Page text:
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Tess Holliday reveals how “exhausting and isolating” it is to be a body positivity icon

“Women are told they have to be naturally beautiful, but what we’ve defined as ‘natural’ isn’t natural at all,” says Tess Holliday.

Tess Holliday is, without a doubt, a trailblazer in the body positivity movement. She has captivated nearly 2 million followers and has made a name for herself as model, being the first visibly plus size woman to grace the cover of a major magazine. Holliday has flipped the script on her humble beginnings to become the embodiment of glamour while remaining authentic about her physical and emotional journey as a mother and a model. 

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We had the opportunity to chat with her about being a beacon of body confidence, the future of the #bodypos movement and the pressures of being a role model. Because, as Holliday explains, she has “had to come to terms with the fact that when you are breaking down barriers the work never ends”. 

“It’s always going to be hard; it can be very exhausting and feel isolating,” she tells us. “But I understand the work that I am doing will be around after I am gone. I want to help marginalised groups beyond just size inclusivity. I feel a lot of pressure, but I use that to motivate me.”

Here is everything she had to say on the subject…

Why do you feel society is so obsessed with appearance?

The societal obsession with appearance is definitely something that weighs on your mind as a model. Women are told they have to be naturally beautiful, but what we’ve defined as “natural” isn’t natural at all… we’ve been taught by pop culture that the way a person looks is just as important as the content of their actions, and while I’m not sure exactly how we reverse that as a society, the expansion we’re seeing of the kinds of people reflected in media has to be sign of good things happening.

Where do you think this “ideal” came from and do you think that can change and revert back to a time when curvier bodies were revealed as the standard of beauty?

I firmly believe that a big part of the obsession with women’s thinness comes from the same place as male power fantasies. We have so many stories ingrained into our culture where men are strong and capable while women are delicate and need saving. We also have to consider how major fashion houses have glamorised a standard of beauty that is at times really unhealthy and unattainable. Ultimately, I don’t really want to see the media portraying curvier and fatter bodies being the norm, I want to see a variety of bodies of all shapes, sizes, colors, and orientations, all of the time just like we do in reality.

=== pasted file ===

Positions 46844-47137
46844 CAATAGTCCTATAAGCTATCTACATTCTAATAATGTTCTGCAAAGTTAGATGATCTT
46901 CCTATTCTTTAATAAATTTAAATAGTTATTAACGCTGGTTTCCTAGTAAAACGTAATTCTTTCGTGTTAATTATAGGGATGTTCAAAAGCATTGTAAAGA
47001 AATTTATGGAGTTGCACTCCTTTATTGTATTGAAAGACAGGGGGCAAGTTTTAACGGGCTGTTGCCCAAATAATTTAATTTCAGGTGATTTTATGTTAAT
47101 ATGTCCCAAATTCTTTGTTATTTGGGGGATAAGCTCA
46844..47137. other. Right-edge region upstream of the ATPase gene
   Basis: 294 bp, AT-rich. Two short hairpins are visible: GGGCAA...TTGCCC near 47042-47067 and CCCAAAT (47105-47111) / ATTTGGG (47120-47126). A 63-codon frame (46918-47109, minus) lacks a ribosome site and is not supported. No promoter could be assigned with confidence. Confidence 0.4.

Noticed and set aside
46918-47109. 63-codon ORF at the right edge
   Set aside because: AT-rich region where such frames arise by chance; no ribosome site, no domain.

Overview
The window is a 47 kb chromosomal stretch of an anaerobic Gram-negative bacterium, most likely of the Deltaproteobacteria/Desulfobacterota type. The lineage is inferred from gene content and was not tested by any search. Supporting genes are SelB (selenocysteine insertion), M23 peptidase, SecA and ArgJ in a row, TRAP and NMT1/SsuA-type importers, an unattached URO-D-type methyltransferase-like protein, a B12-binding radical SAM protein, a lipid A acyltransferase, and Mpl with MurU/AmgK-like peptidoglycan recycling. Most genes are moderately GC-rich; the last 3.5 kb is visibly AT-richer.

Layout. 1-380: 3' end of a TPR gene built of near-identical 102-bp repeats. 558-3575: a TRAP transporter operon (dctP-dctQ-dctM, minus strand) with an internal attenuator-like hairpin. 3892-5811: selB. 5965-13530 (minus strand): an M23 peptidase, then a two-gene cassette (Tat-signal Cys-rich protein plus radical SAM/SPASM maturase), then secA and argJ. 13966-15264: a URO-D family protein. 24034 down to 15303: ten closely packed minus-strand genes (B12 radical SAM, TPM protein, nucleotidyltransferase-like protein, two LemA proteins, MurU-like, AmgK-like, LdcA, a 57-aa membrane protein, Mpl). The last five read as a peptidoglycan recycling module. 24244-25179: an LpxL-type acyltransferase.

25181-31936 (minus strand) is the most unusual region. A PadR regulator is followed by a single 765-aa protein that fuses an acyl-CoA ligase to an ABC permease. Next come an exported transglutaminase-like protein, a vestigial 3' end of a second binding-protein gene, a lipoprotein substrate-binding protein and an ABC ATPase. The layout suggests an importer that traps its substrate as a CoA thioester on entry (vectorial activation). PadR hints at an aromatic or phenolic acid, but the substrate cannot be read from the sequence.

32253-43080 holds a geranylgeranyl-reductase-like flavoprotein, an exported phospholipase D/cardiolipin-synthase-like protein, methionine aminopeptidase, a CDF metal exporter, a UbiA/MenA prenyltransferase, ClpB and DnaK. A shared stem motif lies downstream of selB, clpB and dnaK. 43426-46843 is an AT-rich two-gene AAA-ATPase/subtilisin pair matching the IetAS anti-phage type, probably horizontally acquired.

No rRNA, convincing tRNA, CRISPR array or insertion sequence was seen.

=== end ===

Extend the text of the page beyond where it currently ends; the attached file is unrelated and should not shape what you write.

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You’ve been very inspirational with how open you are with your followers on issues of bullying and mental health. How do you cope with cyber bullies and what can others do who are experiencing the same thing and do not have the status and reach that you do?

Bullying used to affect me more than it does now, but once you understand that the people who are saying horrible things to you are just projecting their insecurities on to you, it is a lot easier to have compassion for them, because you know that they are going through things. While it does not make it okay, I remind myself that it only shows that your bully has work to do on themselves, and that I feel grateful to not have to feel like they do. I love myself in a world where people tell me I don’t deserve to feel love. The best response is often no response, just block them and move on with your day. You have no obligation to let other people take their personal insecurities and grievances out on you.

Presumably, the terrible behaviour of trolls can get under the skin of any human. What do you do for self-care and how do you reset your mental health after a particularly low point?